jungle to the rule of law. This was the great philosophical gap that opened
between Europe and the U.S., and never more glaringly than during the Iraq war.
In 2002, a British statesman-scholar issued a quiet
warning. “The challenge to the postmodern world,” the diplomat Robert
Cooper argued, was that while Europeans might operate within their borders
as if power no longer mattered, in the world outside Europe, they needed to be
prepared to use force just as in earlier eras. “Among ourselves, we keep the
law, but when we are operating in the jungle, we must also use the laws of the
jungle,” he wrote. Europeans didn’t heed this warning, or at least didn’t
heed it sufficiently. They failed to arm themselves for the jungle, materially
and spiritually, and now that the jungle has entered the European garden, they
are at a loss.
With the exercise of power barely an option, despite what
Mr. Hollande promises, Europeans are likely to feel their only choice is to
build fences, both within Europe and along its periphery—even if in the
process they destroy the very essence of the European project. It is this
sentiment that has the Le Pens of Europe soaring in the polls.
The only alternative is to address the crisis in Syria and
Iraq, and with it the terrorist threat posed by Islamic State. But just as in
the 1990s, when Europeans could address the crisis in the Balkans only with the
U.S. playing the dominant military role, so again America will have to take the
lead, provide the troops, supply the bulk of the air power and pull together
those willing and able to join the effort.
What would such an effort look like? First, it would
require establishing a safe zone in Syria, providing the millions of would-be
refugees still in the country a place to stay and the hundreds of thousands who
have fled to Europe a place to which to return. To establish such a zone,
American military officials estimate, would require not only U.S. air power but
ground forces numbering up to 30,000. Once the safe zone was established, many
of those troops could be replaced by forces from Europe, Turkey, Saudi Arabia
and other Arab states, but the initial force would have to be largely American.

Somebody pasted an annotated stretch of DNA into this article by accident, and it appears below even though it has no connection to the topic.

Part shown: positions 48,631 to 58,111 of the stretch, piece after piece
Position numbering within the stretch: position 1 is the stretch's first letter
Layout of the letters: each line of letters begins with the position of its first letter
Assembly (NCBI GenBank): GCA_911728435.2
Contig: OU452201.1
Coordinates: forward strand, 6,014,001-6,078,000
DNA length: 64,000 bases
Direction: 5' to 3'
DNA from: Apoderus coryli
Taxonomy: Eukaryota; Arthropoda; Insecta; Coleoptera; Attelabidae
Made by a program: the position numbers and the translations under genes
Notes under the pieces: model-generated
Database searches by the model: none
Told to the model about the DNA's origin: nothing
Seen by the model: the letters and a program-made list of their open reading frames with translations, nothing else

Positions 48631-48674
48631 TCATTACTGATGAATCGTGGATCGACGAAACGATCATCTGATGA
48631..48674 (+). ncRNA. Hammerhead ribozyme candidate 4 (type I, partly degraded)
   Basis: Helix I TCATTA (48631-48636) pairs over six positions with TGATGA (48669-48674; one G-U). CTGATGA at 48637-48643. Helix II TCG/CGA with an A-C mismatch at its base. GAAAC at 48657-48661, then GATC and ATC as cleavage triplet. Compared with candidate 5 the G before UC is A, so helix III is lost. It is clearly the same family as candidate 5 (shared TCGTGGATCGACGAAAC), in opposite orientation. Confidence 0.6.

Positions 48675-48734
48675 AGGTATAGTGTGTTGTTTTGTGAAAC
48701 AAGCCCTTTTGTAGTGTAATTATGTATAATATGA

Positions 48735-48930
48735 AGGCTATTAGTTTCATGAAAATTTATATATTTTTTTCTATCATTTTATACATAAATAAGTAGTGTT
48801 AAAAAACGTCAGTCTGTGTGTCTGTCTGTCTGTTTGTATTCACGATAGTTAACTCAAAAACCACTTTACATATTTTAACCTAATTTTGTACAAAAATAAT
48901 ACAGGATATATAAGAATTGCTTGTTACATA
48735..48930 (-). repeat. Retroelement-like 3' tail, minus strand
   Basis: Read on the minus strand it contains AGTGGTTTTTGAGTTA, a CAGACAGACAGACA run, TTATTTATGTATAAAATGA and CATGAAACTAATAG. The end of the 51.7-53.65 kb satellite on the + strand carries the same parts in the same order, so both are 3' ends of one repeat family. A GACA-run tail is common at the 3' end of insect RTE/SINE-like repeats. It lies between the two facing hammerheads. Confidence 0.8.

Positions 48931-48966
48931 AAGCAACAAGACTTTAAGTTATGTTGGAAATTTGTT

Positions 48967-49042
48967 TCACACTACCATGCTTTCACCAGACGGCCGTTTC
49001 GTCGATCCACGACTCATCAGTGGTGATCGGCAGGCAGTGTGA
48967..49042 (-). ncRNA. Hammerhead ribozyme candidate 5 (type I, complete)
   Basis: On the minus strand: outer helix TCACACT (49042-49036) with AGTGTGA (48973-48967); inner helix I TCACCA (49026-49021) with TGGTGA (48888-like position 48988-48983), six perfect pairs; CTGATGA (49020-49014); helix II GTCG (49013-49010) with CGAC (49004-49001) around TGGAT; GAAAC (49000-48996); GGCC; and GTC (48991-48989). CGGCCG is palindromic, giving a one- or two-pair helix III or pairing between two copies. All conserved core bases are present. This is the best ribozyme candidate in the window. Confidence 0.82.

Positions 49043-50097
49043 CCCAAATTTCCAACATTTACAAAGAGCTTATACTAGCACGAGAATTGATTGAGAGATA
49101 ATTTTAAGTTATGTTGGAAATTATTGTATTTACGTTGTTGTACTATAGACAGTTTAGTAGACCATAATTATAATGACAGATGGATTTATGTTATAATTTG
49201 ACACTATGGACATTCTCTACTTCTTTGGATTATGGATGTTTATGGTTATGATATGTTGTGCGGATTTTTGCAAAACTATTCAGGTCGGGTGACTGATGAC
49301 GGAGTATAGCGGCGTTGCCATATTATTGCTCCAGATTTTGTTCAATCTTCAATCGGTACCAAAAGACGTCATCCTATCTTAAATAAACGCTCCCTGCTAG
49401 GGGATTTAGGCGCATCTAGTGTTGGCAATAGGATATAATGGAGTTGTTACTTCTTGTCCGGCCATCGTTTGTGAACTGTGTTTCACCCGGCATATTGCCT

In addition, a further 10,000 to 20,000 U.S. troops would
be required to uproot Islamic State from the haven it has created in Syria and
to help local forces uproot it in Iraq. Many of those troops could then be
replaced by NATO and other international forces to hold the territory and
provide a safe zone for rebuilding the areas shattered by Islamic State rule.
At the same time, an internationally negotiated and blessed
process of transition in Syria should take place, ushering the bloodstained Mr.
Assad from power and establishing a new provisional government to hold
nationwide elections. The heretofore immovable Mr. Assad would face an entirely
new set of military facts on the ground, with the Syrian opposition now backed
by U.S. forces and air power, the Syrian air force grounded and Russian bombing
halted. Throughout the transition period, and probably beyond even the first
rounds of elections, an international peacekeeping force—made up of French,
Turkish, American and other NATO forces as well as Arab troops—would have to
remain in Syria until a reasonable level of stability, security and
inter-sectarian trust was achieved.
Is such a plan so unthinkable? In recent years, the mere
mention of U.S. ground troops has been enough to stop any conversation.
Americans, or at least the intelligentsia and political class, remain
traumatized by Iraq, and all calculations about what to do in Syria have been
driven by that trauma. Mr. Obama’s advisers have been reluctant to present him
with options that include even smaller numbers of ground forces, assuming that
he would reject them. And Mr. Obama has, in turn, rejected his advisers’ less
ambitious proposals on the reasonable grounds that they would probably be
This dynamic has kept the president sneering at those who